## Explanation

In this example, the goal is to count the number of occurrences of a character in a cell or text string. Strangely, Excel does not have a function dedicated to counting characters, so we need to use a formula that computes a count manually. The typical way to do this is to use a formula based on the SUBSTITUTE function and the LEN function.

### LEN Function

The LEN function calculates the number of characters in a text string. For example, given the text "amanda", LEN returns 6 since there are 6 characters total:

```
=LEN("amanda") // returns 6
```

For more details, see How to use the LEN function.

### SUBSTITUTE Function

The SUBSTITUTE function performs substitutions in a text string. For example, the formula below replaces each "a" in "Amanda" with an empty string (""):

```
=SUBSTITUTE("amanda","a","") // returns "mnd"
```

The result is "mnd" since all 3 a's are replaced with "". However, note that SUBSTITUTE is case-sensitive, so if we provide the text "Amanda", only two of the a's are replaced:

```
=SUBSTITUTE("Amanda","a","") // returns "Amnd"
```

For more details, see How to use the SUBSTITUTE function.

### LEN + SUBSTITUTE

The LEN and SUBSTITUTE functions can be combined to count a specific character in a text string. The idea is to calculate the length of the original text string, then subtract the length of the text string after removing all occurrences of the character. In the example shown, the formula in cell D5 is:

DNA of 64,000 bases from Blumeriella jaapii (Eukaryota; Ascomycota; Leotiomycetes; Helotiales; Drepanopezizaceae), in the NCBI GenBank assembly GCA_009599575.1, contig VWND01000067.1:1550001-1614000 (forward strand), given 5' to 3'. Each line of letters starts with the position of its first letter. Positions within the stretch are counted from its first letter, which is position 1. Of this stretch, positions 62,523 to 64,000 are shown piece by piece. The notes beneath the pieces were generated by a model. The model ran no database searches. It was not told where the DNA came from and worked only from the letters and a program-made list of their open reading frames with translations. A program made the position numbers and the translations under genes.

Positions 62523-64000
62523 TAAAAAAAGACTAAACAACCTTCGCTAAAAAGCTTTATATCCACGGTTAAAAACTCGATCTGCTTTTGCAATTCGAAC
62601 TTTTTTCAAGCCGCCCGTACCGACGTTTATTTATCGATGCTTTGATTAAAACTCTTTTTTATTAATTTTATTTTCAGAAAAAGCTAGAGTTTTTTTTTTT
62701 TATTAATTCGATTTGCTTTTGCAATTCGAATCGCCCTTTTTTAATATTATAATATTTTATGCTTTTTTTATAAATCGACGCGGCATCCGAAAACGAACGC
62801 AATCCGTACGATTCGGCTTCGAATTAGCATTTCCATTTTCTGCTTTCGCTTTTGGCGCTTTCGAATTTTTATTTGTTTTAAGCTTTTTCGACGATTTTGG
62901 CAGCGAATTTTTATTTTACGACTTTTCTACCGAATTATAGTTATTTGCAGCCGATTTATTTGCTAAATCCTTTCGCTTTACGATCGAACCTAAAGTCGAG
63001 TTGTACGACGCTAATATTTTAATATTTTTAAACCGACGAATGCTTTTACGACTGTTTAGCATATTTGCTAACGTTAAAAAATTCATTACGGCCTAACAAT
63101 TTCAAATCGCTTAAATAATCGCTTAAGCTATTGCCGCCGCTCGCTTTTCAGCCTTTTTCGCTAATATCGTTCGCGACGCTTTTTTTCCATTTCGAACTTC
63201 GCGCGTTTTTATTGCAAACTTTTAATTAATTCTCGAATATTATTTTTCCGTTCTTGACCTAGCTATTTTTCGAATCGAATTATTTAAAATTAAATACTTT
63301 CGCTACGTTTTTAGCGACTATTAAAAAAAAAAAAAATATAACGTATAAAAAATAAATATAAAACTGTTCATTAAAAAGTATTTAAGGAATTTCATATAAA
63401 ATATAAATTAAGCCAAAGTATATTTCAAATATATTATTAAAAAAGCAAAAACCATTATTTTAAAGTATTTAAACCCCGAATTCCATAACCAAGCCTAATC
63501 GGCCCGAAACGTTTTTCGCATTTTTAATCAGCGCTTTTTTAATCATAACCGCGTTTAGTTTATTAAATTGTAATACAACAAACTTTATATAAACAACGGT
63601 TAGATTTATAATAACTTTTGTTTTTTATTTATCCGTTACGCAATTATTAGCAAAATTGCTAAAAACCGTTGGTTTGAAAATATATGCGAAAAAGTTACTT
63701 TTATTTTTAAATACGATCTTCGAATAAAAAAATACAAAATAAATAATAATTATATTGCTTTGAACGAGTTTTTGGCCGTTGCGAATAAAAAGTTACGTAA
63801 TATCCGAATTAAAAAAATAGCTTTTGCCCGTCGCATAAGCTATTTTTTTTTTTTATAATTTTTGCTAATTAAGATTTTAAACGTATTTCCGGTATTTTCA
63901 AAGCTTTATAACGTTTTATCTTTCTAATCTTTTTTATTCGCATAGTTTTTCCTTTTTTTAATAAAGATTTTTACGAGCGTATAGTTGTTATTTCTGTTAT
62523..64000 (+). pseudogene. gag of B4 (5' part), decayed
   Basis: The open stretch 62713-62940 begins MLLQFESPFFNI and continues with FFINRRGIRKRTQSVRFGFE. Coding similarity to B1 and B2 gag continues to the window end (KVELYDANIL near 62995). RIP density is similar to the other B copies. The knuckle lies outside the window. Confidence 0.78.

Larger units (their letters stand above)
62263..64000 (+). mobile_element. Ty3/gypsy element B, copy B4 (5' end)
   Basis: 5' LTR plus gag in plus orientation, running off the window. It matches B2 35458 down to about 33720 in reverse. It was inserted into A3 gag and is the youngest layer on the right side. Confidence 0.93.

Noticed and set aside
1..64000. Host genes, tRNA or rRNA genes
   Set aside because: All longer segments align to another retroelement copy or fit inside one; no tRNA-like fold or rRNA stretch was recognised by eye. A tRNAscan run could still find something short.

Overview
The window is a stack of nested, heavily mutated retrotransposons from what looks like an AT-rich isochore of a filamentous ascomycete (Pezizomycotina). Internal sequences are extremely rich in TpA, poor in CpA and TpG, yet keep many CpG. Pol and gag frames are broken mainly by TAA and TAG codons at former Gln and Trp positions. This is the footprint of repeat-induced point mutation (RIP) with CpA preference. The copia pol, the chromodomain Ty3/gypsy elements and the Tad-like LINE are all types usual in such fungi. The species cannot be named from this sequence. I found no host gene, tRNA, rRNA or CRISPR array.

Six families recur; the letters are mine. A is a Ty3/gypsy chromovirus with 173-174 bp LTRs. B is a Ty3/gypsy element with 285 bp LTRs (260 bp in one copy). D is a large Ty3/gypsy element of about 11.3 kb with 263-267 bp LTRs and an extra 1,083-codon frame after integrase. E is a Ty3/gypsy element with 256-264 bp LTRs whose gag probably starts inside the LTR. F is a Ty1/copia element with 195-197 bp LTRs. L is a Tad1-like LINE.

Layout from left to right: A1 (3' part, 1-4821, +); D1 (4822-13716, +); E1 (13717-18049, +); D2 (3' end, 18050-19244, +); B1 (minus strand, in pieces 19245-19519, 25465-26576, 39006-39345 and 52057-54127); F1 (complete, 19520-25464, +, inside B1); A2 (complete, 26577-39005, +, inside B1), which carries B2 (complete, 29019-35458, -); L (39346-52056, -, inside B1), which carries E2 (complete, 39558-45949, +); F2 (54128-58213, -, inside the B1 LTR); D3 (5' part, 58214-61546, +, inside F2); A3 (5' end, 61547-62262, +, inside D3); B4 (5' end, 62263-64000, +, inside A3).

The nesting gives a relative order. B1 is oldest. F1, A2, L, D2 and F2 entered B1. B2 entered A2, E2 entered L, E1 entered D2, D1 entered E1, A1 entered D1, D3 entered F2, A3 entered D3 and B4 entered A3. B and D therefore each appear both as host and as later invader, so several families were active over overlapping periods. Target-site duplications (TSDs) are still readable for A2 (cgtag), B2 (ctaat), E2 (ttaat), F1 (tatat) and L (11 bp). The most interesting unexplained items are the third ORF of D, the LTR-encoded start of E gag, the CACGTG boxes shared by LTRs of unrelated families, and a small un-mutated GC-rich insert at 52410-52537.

```
=LEN(B5)-LEN(SUBSTITUTE(B5,"a",""))
```

This formula counts the number of a's that appear in cell B5. Notice the LEN function is used twice. The first LEN calculates the length of the original text string. The second LEN calculates the length of the text after all a's have been removed with the SUBSTITUTE function. Next, the result from the second LEN is subtracted from the result from the first LEN. The final result is the number of a's removed by SUBSTITUTE, which is equal to the count of a's in the original text. For example, with the text "banana" in cell A1, the formula calculates like this:

```
=LEN(A1)-LEN(SUBSTITUTE(A1,"a",""))
=LEN("banana")-LEN(SUBSTITUTE("banana","a",""))
=LEN("banana")-LEN("bnn")
=6-3
=3
```

Note that this formula *is case-sensitive by default* because the SUBSTITUTE function is case-sensitive. This means an uppercase "A" will not be counted. See below for an option that is not case-sensitive.

### Case-insensitive option

SUBSTITUTE is a case-sensitive function, so it will match case when replacing text. This means that the original formula above will not count the "A" in cell B9, because SUBSTITUTE is configured to look for lowercase "a". If you need a *case-insensitive count*, one solution is to add the LOWER function to the formula like this:

```
=LEN(B5)-LEN(SUBSTITUTE(LOWER(B5),"a",""))
```

In this formula, the LOWER function runs first to convert all text to lowercase. The result is returned to SUBSTITUTE and the formula then runs as before. All uppercase A's in the text are now lowercase, so they *will* be included in the count. The screen below shows the result:

Notice that the count is now higher in cases where the text in column B includes an uppercase "A" that was previously not counted.

*Note: although we use the LOWER function in the above formula, an alternative approach is to use the UPPER function, then search for an uppercase "A". Both options will return the same result.*